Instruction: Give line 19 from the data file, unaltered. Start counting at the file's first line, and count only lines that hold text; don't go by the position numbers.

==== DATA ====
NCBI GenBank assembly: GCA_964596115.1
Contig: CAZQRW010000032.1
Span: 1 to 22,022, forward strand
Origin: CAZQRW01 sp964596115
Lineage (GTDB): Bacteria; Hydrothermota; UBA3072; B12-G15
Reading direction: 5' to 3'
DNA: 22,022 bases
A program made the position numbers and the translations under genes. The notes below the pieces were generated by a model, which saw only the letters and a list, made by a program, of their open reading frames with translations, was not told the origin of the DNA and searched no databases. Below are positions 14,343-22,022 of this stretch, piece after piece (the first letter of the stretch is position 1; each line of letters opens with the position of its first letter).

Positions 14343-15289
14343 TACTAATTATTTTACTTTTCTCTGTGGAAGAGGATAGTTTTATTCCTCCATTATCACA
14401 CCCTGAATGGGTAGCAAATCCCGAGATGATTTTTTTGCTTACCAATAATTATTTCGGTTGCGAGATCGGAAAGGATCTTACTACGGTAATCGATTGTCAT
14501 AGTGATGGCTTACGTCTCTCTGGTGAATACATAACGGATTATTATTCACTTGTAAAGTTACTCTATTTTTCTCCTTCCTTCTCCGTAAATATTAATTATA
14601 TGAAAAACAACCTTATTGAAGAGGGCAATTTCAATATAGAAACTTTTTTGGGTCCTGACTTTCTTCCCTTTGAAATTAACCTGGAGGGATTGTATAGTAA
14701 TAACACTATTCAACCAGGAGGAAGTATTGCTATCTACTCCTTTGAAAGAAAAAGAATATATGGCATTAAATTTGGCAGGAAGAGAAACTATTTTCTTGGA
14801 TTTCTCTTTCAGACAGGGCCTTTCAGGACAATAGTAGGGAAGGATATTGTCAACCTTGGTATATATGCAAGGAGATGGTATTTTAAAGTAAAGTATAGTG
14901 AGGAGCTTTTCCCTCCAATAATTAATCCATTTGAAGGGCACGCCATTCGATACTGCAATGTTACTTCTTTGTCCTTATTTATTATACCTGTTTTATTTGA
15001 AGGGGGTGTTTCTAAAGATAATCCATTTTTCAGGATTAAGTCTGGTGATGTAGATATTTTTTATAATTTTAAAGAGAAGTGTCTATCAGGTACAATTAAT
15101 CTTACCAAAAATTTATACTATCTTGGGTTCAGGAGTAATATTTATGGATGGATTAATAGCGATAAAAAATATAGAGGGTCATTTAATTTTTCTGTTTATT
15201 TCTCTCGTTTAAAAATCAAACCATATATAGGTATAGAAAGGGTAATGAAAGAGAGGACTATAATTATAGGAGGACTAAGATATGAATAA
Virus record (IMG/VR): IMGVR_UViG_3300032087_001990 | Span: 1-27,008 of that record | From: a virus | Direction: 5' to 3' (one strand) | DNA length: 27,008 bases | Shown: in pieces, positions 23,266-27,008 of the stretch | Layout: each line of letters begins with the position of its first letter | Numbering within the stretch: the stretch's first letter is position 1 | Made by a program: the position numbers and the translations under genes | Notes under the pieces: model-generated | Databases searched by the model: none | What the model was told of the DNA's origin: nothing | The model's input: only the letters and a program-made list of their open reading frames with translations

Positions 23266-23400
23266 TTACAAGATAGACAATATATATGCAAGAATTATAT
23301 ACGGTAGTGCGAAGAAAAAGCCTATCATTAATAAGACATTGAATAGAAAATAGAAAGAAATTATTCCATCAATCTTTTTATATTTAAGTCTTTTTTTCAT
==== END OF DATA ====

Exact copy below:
15201 TCTCTCGTTTAAAAATCAAACCATATATAGGTATAGAAAGGGTAATGAAAGAGAGGACTATAATTATAGGAGGACTAAGATATGAATAA